2023 was challenging for businesses, particularly small and medium-sized companies. Supply chain difficulties, inflationary pressures, recruitment and retention challenges, and a host of other demands tested the resilience of small businesses across Canada. So much so that many companies struggled to survive. Company insolvencies in the third quarter of 2023 were up 40% compared to the year prior and higher than pre-pandemic levels, according to the Office of the Superintendent of Bankruptcy.

However, savvy businesses that stay ahead of pressing sector trends may be best positioned to increase resilience and thrive in the coming year. Consider the following key trends that are likely to impact small businesses in 2024:  

Generative artificial intelligence (GenAI)—Technology continues to evolve rapidly, so embracing digital transformation is more important than ever. One groundbreaking technology—GenAI—has come to the fore with many AI tools to help businesses streamline processes, and create efficiencies to support customers. For instance, tools like ChatGPT can help businesses effortlessly write product descriptions, and AI-powered chatbots can handle routine customer questions, freeing up time for more profitable tasks. However, the adoption of AI is not without risks, especially as it pertains to data collection and privacy concerns. Additionally, only 1 in 10 workers have AI skills, according to research by software company Salesforce. Small businesses leveraging AI in 2024 must ensure the technology is rolled out responsibly and employees are trained in its use and understand both its merits and pitfalls.

Skills-based hiring—Although the persistently tight labour market has begun to display signs of softening, competition for talent remains high and small businesses may still experience difficulties hiring and retaining workers in 2024. According to a 2024 Talent Shortage Survey by ManpowerGroup, 80% of Canadian employers struggle to find talent with the needed skills. Businesses may opt for skills-based hiring over traditional recruitment practices to improve attraction efforts. Rather than prioritizing job-specific qualifications, employers who leverage skills-based hiring find candidates with the right skills or competency requirements. Focusing on developing soft skills—such as problem-solving and communication—among employees could help small businesses expand talent pools and compete for candidates in 2024.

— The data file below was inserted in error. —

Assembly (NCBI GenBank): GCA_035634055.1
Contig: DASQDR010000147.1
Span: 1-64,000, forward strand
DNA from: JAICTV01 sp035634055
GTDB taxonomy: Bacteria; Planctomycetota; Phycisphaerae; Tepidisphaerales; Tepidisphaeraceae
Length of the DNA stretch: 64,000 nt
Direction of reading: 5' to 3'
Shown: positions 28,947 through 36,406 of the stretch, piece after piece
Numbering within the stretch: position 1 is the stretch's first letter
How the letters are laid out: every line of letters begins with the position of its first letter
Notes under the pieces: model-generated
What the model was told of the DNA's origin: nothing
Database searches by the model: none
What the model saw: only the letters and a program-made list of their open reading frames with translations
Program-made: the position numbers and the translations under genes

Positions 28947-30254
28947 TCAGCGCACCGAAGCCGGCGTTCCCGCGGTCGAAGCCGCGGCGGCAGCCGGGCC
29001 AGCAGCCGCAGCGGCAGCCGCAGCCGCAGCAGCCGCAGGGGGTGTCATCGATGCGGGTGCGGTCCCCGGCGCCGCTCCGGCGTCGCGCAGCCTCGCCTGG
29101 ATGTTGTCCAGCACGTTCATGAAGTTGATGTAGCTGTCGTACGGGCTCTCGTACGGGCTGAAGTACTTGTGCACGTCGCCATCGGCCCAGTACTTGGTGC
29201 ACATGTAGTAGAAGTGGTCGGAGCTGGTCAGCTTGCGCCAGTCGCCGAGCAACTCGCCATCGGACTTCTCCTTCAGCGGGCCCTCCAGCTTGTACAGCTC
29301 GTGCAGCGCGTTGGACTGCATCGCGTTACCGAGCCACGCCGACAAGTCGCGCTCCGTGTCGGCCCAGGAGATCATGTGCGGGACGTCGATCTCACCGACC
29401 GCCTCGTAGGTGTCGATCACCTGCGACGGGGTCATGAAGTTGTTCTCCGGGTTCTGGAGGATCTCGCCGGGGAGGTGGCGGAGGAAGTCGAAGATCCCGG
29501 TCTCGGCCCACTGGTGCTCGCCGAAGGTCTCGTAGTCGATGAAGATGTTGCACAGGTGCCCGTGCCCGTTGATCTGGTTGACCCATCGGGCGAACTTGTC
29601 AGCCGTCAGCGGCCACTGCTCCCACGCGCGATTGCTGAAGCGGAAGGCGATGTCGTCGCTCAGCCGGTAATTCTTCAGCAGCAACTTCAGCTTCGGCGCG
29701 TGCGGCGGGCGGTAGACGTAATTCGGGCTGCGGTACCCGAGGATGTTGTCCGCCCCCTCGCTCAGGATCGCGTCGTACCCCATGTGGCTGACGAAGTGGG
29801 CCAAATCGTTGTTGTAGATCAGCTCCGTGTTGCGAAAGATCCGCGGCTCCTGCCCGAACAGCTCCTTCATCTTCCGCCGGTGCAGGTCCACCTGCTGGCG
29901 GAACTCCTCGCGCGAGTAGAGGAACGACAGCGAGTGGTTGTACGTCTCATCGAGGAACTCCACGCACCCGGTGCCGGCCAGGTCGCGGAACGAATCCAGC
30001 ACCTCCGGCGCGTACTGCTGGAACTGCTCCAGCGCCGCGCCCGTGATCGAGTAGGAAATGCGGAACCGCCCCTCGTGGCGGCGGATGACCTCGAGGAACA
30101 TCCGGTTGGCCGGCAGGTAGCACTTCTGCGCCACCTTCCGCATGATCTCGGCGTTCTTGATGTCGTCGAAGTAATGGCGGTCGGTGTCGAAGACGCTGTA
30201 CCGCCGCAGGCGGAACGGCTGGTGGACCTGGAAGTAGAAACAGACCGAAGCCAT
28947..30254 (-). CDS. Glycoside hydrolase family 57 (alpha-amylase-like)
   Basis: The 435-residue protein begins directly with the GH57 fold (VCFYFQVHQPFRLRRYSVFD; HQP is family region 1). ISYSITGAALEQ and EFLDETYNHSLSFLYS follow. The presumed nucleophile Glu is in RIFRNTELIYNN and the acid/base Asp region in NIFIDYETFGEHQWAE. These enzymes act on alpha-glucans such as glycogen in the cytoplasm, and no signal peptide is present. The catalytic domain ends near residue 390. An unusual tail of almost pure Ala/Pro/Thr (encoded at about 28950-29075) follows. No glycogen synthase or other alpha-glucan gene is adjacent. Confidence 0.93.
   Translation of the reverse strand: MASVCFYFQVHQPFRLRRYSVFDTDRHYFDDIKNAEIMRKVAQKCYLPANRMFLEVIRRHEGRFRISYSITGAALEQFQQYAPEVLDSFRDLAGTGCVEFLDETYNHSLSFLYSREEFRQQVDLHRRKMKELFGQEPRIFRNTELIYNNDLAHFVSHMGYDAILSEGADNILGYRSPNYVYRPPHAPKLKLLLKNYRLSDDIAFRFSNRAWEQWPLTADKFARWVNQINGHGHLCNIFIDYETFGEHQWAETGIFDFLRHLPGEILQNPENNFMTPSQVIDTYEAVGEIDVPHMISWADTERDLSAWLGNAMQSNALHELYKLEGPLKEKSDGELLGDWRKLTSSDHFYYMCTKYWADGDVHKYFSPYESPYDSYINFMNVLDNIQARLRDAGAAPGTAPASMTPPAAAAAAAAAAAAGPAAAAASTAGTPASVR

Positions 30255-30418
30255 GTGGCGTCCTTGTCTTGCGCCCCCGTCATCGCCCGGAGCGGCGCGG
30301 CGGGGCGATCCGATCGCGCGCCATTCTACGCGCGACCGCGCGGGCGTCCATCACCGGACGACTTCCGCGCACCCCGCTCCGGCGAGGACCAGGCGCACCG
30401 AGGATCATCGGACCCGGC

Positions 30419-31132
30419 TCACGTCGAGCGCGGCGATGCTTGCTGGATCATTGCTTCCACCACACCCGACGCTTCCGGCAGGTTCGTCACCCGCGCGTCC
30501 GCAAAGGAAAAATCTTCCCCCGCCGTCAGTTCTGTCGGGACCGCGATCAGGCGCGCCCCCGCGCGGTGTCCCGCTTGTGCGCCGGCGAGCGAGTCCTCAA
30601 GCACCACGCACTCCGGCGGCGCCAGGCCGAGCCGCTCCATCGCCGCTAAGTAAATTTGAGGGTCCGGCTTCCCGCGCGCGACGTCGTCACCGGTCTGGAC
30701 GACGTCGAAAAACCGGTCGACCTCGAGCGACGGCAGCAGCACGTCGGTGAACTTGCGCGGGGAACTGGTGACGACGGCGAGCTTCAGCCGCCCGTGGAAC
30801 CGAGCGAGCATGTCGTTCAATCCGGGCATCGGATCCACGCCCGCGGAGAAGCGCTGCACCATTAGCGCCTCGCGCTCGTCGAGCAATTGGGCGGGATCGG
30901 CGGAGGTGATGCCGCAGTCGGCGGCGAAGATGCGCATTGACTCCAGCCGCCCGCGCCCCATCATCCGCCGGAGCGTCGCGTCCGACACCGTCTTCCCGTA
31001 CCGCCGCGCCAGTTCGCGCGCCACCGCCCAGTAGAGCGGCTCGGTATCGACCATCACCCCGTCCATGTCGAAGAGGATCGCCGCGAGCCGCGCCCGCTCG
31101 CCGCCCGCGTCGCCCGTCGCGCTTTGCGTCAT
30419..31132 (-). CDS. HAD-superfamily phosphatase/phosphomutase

The flexible working evolution—The demand for remote, hybrid, or other flexible working options looks here to stay. In fact, 81% of Canadians say flexible working models are the main reason for deciding whether to stay at or leave a job, according to software company Cisco. As such, savvy small businesses are expected to adapt their policies and technologies to embrace flexible working and bolster collaboration.

Sustainability—Consumer buying behaviour is changing, with a demand for products that not only benefit the customer but have a positive impact on the environment. Consequently, sustainable business practices will be a priority for small businesses looking to boost brand reputation and attract customers. Providing fair wages and supporting local suppliers are two simple ways small businesses can be socially responsible in 2024.

Customer connection—To boost engagement, leveraging technology—especially predictive analytics and behavioral data—to create tailored products and customer journeys will be important in 2024, helping small businesses embed personalization into every step of their businesses. However, businesses must be mindful that their connection with customers doesn’t become robotic when implementing technology solutions. There is still a significant demand for human touchpoints; small businesses must ensure their service connects with their customers in a warm “human” way.

Cybersecurity—As businesses become increasingly reliant on technology, there is a greater chance of cyberattacks. Small businesses with scant resources may be particularly vulnerable as threat actors might perceive them as easy targets. Investing in robust cybersecurity measures and training employees on cyber hygiene will be critical for small businesses to reduce losses in 2024.

On the back of a difficult 2023, it’s critical for small businesses to address working practices to position themselves for the coming year. Embracing AI, fortifying cybersecurity, and prioritizing sustainability are all ways small businesses can adapt to the evolving business landscape. However, it remains important to continually scrutinize both the merits and perils of any workplace practice adoptions. Additionally, robust insurance coverage can help protect small businesses from all that 2024 has in store.

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